Savvy Book – The Particular Sadness of Lemon Cake

food-3060458_1920

Are you so in tune with the emotions of the people around you that, far from being savvy, you suffer from extreme anxiety? It’s bad enough to come over in all-consuming waves of worry over how someone else might feel about what someone else said, or even worse about what you said – you know, when the thing that you said came out all wrong, and you realised it could have been misinterpreted!

All of that over-thinking stuff by an over-thinker is bad enough, but imagine if all you had to do was to eat an item of food, to experience all of the emotions and traumatic memories of the someone who cooked it. So why not stick to factory-processed food? I hear you ask. It’s all made by robots, nowadays, isn’t it? But, what if your senses were so astute that you could even track the last thoughts of the operator who flicked on the robot’s power supply?

Would you be gifted, or cursed?

As Rosie, the central character of Aimee Bender’s novel, The Particular Sadness of Lemon Cakes, discovers, being able to involuntarily feel the emotions of her family and friends, and even the local sandwich-maker, is a curse. To have a mouthful of a delicious lemon and chocolate cake ruined by ‘the taste of smallness, the sensation of shrinking, of upset’ (p.10), in short, of the anxiety felt by the mother who baked it, is hardly going to enhance Rosie’s experience of childhood – years in which a young girl should be carefree and happy, unburdened by the worries of the adult world.

The story is beautifully written but, whereas I find Rosie’s ability to feel what she eats, not totally beyond the boundaries of the believable, I find the parallel story of her brother’s ability to become one with an inanimate object (in this case, a chair), although fascinating, far less convincing.* To me, the two stories, and the skills of the two siblings,  don’t really connect.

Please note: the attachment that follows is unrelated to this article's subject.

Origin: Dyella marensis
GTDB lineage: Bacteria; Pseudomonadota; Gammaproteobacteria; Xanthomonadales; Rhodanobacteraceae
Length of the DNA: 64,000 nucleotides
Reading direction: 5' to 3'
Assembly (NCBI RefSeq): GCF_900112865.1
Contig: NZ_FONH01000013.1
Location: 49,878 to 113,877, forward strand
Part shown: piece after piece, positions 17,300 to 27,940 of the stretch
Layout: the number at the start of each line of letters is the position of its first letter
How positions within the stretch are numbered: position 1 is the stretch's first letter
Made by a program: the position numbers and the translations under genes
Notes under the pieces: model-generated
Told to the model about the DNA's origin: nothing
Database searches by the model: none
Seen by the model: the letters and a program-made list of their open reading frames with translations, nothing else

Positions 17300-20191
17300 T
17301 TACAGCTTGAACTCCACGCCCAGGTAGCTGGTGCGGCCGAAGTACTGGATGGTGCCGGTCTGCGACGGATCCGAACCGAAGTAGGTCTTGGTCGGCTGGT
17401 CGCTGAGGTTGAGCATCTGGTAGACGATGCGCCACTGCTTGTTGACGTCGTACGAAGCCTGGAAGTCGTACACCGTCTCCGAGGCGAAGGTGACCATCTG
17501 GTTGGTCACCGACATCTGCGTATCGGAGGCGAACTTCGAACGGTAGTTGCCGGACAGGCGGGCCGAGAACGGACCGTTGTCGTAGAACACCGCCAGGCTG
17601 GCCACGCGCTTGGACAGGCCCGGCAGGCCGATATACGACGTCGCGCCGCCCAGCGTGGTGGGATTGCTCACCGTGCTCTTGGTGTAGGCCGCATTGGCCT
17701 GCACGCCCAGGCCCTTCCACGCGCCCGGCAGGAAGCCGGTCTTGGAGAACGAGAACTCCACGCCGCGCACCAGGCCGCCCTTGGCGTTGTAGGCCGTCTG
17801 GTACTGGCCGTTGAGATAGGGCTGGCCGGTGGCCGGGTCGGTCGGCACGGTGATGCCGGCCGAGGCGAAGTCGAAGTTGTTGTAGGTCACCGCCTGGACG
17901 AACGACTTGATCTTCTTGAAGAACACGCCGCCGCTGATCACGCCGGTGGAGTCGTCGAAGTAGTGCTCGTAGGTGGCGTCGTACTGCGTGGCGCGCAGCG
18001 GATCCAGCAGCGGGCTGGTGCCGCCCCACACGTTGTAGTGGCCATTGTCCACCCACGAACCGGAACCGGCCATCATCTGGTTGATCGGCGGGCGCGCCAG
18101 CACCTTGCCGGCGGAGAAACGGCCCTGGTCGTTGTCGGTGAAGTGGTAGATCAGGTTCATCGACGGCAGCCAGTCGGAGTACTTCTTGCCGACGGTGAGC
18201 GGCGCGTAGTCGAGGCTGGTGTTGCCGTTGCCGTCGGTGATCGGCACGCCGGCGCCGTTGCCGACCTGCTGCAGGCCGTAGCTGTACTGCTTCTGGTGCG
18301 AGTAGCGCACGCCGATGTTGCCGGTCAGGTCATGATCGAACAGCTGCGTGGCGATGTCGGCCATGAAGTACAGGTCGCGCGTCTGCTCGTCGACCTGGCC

Is it plausible that sibling DNA, from the same mother and father, could produce a daughter who reads minds through food and a son who can turn himself into a folding chair? Could the author have brought in a little more dosh by saving the second idea for a separate novel?

Copyright owned by Jay Cool, July 2018
Waterstones

Image by Moira Nazzari from Pixabay

*I myself can read minds, through the books I read (really!), and something tells me that Aimee Bender, like myself, was once a big fan of Enid Blyton’s ‘Wishing Chair’ series!

P.S. Inspired by Amiee Bender and Enid Blyton, I felt compelled to offer one of my silly-savvy poems to the ‘chair’ genre. If you too, aspire to be an author, but sometimes find it difficult to get going, I might be able to help.

Leave a Reply

Fill in your details below or click an icon to log in:

WordPress.com Logo

You are commenting using your WordPress.com account. Log Out /  Change )

Google photo

You are commenting using your Google account. Log Out /  Change )

Twitter picture

You are commenting using your Twitter account. Log Out /  Change )

Facebook photo

You are commenting using your Facebook account. Log Out /  Change )

Connecting to %s